Rambo Television Reporters

Being interviewed on television is good for your career because you might be noticed by that company you’ve always wanted to work for, or a film producer like T.D. Jakes might track you down to offer you a small part in his next film.
Equally, a Rambo television reporter might make you lose your job because he forced an answer down your throat.  Politicians know this too well.  Here is an excerpt from The Audacity of Hope. The author, Barack Obama was talking about a certain reporter in Chicago.
“Do you feel betrayed by the Governor’s decision yesterday?” he would ask me.
“No.  I’ve talked to the Governor, and I’m sure we can work out our differences before the end of the session.”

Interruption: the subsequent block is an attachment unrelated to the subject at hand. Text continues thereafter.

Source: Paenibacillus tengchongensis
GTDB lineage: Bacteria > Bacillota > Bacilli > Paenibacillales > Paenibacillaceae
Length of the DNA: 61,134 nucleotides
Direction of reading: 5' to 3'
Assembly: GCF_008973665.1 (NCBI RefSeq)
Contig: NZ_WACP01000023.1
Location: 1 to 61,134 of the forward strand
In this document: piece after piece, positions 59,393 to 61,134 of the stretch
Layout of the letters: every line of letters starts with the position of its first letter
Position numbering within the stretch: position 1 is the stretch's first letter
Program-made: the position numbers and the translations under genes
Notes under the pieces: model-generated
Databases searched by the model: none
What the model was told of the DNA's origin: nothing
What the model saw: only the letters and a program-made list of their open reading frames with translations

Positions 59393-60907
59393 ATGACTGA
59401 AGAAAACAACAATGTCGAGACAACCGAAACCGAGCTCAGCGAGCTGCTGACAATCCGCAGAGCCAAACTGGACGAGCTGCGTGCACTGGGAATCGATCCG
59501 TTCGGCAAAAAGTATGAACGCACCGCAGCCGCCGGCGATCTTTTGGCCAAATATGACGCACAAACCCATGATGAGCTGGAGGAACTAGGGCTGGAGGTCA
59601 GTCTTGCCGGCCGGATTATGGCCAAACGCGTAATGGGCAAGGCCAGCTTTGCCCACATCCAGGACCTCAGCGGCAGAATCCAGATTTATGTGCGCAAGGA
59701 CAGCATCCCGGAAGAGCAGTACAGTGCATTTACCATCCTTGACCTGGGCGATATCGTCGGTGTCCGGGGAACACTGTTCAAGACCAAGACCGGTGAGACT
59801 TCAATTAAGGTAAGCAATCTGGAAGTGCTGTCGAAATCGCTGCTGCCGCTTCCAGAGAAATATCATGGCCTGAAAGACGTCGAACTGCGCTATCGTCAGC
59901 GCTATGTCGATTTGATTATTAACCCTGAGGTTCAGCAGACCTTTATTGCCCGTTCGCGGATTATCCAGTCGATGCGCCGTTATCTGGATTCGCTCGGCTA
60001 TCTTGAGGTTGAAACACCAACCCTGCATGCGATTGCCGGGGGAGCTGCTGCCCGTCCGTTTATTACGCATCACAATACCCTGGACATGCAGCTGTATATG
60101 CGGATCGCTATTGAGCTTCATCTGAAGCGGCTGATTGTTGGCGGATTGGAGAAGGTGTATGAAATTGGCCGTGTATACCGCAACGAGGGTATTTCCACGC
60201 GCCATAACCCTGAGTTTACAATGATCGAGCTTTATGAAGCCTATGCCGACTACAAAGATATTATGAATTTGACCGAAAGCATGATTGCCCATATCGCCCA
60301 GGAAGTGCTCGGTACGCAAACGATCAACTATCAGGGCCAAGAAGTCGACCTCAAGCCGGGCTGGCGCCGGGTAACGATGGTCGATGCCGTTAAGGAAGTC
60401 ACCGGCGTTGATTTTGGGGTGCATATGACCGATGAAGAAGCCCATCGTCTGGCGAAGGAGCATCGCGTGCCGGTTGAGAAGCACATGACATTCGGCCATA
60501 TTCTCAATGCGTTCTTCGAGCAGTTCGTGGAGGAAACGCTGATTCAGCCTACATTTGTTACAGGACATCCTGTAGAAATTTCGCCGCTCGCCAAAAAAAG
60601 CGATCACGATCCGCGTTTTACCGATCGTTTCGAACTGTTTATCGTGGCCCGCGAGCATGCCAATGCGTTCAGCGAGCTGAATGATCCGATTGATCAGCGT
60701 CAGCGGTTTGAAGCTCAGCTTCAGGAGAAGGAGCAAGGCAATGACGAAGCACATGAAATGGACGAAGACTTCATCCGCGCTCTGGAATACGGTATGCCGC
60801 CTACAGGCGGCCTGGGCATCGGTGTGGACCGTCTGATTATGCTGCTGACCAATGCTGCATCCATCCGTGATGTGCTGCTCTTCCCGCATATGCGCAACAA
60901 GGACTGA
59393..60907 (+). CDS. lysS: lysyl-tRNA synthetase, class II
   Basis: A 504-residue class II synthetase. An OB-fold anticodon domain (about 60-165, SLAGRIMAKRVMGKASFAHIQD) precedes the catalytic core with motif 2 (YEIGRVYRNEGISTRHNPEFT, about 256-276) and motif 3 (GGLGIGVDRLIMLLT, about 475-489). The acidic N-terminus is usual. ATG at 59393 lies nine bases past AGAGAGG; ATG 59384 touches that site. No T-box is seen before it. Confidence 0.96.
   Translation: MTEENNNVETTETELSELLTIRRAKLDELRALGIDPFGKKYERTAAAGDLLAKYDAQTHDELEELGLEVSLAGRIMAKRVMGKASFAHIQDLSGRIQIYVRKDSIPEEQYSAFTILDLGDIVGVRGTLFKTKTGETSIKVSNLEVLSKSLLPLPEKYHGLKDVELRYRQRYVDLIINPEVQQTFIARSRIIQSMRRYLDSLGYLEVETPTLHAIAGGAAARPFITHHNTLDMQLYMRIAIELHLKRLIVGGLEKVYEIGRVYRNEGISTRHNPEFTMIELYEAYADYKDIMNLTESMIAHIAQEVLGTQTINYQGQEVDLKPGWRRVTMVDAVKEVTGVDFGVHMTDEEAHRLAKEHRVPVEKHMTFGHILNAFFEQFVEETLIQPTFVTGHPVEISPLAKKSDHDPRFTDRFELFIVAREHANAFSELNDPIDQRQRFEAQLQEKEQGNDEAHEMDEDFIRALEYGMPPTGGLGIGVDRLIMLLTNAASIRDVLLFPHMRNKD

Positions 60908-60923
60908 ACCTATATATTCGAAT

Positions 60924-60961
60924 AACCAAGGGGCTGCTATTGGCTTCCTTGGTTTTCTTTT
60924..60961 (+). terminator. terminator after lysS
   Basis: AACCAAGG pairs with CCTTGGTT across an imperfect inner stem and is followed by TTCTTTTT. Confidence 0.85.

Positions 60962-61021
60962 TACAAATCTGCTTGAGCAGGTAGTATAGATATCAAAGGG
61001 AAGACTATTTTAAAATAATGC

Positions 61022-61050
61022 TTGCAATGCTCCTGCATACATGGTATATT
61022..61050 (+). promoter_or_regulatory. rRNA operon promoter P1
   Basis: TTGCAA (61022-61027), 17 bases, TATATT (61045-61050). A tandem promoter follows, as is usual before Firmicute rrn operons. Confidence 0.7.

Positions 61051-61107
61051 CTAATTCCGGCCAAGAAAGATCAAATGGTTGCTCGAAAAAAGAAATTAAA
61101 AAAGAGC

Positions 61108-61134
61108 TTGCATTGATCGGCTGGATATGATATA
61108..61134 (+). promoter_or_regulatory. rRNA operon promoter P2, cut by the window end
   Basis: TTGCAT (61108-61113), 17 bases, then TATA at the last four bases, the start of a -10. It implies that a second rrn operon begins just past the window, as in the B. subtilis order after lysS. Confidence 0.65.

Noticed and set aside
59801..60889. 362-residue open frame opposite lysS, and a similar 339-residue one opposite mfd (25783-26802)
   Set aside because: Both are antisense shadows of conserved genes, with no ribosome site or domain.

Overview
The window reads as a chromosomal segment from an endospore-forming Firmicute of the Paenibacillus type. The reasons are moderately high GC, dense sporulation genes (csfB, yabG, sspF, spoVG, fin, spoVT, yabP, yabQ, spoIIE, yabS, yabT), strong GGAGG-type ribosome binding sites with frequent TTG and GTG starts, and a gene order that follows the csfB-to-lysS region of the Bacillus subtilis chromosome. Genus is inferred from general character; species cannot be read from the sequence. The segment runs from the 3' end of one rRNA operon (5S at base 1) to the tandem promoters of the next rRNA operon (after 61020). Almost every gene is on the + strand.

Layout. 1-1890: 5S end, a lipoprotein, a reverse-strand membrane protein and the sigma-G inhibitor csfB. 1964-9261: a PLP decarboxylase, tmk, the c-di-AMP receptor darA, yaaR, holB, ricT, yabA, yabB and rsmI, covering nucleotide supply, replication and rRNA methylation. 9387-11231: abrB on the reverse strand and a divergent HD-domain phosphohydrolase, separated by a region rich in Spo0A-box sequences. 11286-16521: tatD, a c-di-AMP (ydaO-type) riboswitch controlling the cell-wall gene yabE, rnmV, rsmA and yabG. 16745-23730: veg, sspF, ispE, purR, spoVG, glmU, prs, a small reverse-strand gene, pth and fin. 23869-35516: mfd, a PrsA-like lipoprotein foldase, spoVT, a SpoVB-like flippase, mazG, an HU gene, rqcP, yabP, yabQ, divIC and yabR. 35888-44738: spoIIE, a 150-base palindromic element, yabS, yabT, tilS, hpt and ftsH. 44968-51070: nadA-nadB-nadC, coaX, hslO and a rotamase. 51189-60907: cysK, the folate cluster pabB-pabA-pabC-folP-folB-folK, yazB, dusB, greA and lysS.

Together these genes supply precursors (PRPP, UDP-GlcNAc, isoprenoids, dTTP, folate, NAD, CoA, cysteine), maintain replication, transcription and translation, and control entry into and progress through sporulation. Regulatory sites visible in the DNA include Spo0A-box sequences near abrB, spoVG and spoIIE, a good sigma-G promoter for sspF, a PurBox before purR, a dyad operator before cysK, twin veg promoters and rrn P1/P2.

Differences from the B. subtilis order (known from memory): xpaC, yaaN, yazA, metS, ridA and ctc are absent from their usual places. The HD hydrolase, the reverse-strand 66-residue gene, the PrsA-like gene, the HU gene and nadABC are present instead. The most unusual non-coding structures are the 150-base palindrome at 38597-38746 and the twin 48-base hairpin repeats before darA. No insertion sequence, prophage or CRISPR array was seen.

“Sure …… but do you feel betrayed by the Governor?”
“I wouldn’t use that word.  His view is that …”
“But isn’t this really a betrayal on the Governor’s part?”
P. 126, The Audacity of Hope.
Please note:  Reporters are under pressure from news editors to come back with a certain angle on a story.  Betrayal was the angle in this case.  
Be vigilant on television.  Stick to your company’s position or your side of the story.  Better still, flip the script and ask the question:  What do you mean by betrayal?  Reporters don’t expect that, because they are the boss.  They ask questions.
By:  Nonqaba waka Msimang.

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